Gerald Prokopowicz | Did Lincoln Own Slaves? (Vintage)

book_lincoln.jpgAnd other frequently asked questions about Abraham Lincoln


In the bicentennial year of Lincoln‘s birth, there are a glut of books about his life hitting the shelves. If you don’t want to get dragged into every minute facet of his personal and political life, then an exhaustively researched 800-page biography like Carl Sandburg’s is probably a bit too much at once. And no matter how good Team of Rivals might be, there is far more to our 16th President than the choice and handling of his cabinet. How then to decide which Lincoln book to read? My suggestion is a little (250 pages) book titled Did Lincoln Own Slaves? by Gerald Prokopowicz. The answer, we find out, is no. He may have borrowed a slave on the weekends, though.

It’s impossible not to learn something from Did Lincoln Own Slaves? That question and hundreds of others were fielded by Prokopowicz during his nine years as Lincoln Scholar for the Lincoln Museum in Fort Wayne, Ind. There was no question too ridiculous for the author to include, and no answer is too long for someone to read. Read cover-to-cover, it spans the scope of Lincoln’s life from his boyhood through his timeless legacy, but it can just as easily be read random page by random page. This helps in making it an ideal book to read before bed or in the bathroom. While informative, you won’t get so much to think about that you can’t concentrate on something else, too.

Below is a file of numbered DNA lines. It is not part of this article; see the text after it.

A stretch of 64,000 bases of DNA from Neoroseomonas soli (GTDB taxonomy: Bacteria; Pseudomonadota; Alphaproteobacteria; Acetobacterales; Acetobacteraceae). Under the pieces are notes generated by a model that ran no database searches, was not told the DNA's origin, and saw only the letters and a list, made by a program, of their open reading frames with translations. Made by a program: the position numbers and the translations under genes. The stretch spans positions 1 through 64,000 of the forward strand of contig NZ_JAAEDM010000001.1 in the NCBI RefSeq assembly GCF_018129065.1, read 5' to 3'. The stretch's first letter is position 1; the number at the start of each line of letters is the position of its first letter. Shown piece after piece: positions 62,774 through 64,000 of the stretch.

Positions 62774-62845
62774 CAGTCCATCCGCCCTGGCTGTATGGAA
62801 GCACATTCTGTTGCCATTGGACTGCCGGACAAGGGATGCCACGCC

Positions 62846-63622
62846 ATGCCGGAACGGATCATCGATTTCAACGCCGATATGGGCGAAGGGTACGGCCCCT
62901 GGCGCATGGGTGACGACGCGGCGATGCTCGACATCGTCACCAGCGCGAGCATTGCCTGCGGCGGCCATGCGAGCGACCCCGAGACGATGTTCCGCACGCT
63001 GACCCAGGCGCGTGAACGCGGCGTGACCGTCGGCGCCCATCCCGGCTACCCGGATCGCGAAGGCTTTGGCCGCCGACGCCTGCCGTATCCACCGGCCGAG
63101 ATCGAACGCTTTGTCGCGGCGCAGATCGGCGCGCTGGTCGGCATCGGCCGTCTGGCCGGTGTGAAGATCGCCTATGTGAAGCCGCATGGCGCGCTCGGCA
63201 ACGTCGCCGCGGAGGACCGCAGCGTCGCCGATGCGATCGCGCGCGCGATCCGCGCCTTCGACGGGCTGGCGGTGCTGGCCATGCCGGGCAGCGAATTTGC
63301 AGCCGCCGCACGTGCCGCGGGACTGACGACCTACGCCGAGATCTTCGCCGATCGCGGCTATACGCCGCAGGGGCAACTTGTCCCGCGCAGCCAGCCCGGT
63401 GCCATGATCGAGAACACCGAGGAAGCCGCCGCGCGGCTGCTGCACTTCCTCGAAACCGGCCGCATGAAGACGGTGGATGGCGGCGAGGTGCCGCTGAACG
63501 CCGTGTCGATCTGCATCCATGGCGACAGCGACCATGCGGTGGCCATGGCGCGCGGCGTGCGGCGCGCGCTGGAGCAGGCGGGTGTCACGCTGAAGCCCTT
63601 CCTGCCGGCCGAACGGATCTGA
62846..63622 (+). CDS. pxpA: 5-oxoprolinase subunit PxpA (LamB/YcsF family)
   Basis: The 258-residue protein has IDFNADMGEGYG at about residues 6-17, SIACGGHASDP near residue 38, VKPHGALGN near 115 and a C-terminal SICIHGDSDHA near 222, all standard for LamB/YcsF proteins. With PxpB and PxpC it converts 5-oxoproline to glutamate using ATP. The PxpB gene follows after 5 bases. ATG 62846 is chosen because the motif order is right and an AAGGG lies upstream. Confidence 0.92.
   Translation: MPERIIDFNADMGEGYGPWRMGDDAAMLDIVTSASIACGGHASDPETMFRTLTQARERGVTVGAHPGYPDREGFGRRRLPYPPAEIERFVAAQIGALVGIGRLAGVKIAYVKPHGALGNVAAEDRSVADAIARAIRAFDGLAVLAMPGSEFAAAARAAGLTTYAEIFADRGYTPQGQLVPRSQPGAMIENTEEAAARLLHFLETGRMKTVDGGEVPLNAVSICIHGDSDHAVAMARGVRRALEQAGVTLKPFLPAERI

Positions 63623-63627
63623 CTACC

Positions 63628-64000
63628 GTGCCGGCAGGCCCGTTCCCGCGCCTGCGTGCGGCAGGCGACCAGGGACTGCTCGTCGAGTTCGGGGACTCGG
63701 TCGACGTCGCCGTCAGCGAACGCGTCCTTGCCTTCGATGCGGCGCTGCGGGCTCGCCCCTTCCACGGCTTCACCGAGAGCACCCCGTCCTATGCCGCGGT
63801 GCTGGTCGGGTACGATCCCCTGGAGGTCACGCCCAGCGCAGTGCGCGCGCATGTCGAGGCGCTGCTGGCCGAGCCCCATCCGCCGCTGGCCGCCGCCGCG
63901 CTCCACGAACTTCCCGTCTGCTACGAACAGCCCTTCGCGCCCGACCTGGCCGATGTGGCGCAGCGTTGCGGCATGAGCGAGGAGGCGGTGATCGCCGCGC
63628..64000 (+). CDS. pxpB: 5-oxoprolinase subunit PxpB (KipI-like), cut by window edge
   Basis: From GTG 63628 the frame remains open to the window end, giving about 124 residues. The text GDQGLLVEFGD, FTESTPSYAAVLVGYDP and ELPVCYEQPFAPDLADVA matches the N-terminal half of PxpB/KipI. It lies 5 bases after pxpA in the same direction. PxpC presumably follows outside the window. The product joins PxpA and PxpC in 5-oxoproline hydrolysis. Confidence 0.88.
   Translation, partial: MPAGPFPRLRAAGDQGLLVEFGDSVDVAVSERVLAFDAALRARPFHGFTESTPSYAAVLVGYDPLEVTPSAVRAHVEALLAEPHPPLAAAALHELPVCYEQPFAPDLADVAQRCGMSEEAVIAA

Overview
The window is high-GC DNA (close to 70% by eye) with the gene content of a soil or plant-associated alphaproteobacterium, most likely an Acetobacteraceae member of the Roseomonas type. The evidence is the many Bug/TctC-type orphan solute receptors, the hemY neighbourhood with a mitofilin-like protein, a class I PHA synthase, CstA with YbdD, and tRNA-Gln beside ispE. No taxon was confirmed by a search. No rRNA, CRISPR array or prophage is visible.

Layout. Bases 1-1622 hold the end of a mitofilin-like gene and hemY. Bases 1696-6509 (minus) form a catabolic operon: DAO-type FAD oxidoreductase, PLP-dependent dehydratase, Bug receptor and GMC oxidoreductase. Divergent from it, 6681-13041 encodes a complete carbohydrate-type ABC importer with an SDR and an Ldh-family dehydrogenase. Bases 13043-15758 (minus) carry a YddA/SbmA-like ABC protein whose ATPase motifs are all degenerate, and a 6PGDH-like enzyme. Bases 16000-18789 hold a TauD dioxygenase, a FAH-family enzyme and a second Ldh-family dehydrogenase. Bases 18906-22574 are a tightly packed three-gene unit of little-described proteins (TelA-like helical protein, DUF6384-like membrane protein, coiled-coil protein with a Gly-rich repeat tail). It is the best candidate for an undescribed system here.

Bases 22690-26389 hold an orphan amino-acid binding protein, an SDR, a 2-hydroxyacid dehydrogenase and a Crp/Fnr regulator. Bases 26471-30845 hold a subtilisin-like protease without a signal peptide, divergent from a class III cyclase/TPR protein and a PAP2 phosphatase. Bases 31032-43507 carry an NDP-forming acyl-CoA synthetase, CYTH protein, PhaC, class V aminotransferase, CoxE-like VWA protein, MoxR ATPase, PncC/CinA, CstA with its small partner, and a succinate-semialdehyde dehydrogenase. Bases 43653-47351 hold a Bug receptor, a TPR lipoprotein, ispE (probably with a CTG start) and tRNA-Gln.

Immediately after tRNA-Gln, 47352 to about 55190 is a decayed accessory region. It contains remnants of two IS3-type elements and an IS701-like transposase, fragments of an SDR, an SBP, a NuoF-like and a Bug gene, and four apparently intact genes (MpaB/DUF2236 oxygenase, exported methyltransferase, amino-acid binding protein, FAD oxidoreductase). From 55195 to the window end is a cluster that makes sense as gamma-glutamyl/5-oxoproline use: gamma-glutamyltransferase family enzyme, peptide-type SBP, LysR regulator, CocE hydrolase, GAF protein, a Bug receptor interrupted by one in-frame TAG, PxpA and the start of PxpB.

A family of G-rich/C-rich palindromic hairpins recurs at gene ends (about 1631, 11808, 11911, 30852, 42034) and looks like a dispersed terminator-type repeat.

Thanks to, or maybe because of, the wealth of information regarding Lincoln, the book’s simple question-and-answer format works surprisingly well. Most people know the general course of Lincoln’s life and the major events regarding it. The questions Prokopowicz chose draw a chronological path from Lincoln’s boyhood through his assassination and legacy. with specific chapters devoted to his skills as a speaker, his time in Springfield as a lawyer, Gettysburg, and other aspects of his life. Additional books regarding each chapter subject are noted for those looking to read more. The book is written in a light and breezy style. Many of the questions relate to trivial aspects of Lincoln’s life, and that helps in making it a fun book to read. | Daniel Russell

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